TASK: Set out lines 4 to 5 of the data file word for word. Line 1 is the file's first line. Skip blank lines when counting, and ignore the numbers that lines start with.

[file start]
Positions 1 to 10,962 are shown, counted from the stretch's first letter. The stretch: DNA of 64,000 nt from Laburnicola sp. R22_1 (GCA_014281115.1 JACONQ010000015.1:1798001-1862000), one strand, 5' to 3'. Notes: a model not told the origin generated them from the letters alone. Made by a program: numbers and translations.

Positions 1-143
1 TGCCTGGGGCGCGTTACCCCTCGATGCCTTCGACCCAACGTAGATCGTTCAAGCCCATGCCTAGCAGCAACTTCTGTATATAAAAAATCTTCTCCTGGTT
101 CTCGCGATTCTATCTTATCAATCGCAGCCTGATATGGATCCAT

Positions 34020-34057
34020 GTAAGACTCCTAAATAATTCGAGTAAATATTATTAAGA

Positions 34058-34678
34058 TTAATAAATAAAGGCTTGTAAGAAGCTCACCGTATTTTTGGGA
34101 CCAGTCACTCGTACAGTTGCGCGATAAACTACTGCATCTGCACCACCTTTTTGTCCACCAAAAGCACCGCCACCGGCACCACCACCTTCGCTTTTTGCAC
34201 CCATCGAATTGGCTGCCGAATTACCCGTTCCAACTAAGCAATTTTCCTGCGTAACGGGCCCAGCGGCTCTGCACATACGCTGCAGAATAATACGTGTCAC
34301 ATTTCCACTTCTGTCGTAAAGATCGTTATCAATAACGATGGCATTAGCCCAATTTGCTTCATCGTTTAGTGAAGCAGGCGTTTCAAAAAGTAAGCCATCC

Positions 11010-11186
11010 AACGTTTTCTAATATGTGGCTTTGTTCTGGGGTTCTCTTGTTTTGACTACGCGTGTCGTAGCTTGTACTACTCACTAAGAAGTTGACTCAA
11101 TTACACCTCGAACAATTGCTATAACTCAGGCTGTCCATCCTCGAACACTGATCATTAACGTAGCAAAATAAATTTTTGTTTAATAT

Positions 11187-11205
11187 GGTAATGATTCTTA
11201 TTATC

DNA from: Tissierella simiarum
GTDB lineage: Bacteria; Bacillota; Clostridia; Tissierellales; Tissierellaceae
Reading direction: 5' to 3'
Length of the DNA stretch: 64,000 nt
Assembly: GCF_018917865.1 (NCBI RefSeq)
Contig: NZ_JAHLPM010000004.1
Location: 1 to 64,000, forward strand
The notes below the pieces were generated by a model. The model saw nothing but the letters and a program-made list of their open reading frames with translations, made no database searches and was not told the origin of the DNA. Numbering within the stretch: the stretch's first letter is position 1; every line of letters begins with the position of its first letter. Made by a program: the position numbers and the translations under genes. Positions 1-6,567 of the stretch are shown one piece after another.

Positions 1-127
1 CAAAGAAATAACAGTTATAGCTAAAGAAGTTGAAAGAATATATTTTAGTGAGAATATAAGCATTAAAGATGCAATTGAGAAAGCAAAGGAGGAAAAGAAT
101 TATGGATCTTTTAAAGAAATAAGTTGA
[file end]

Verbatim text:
101 CTCGCGATTCTATCTTATCAATCGCAGCCTGATATGGATCCAT

Positions 34020-34057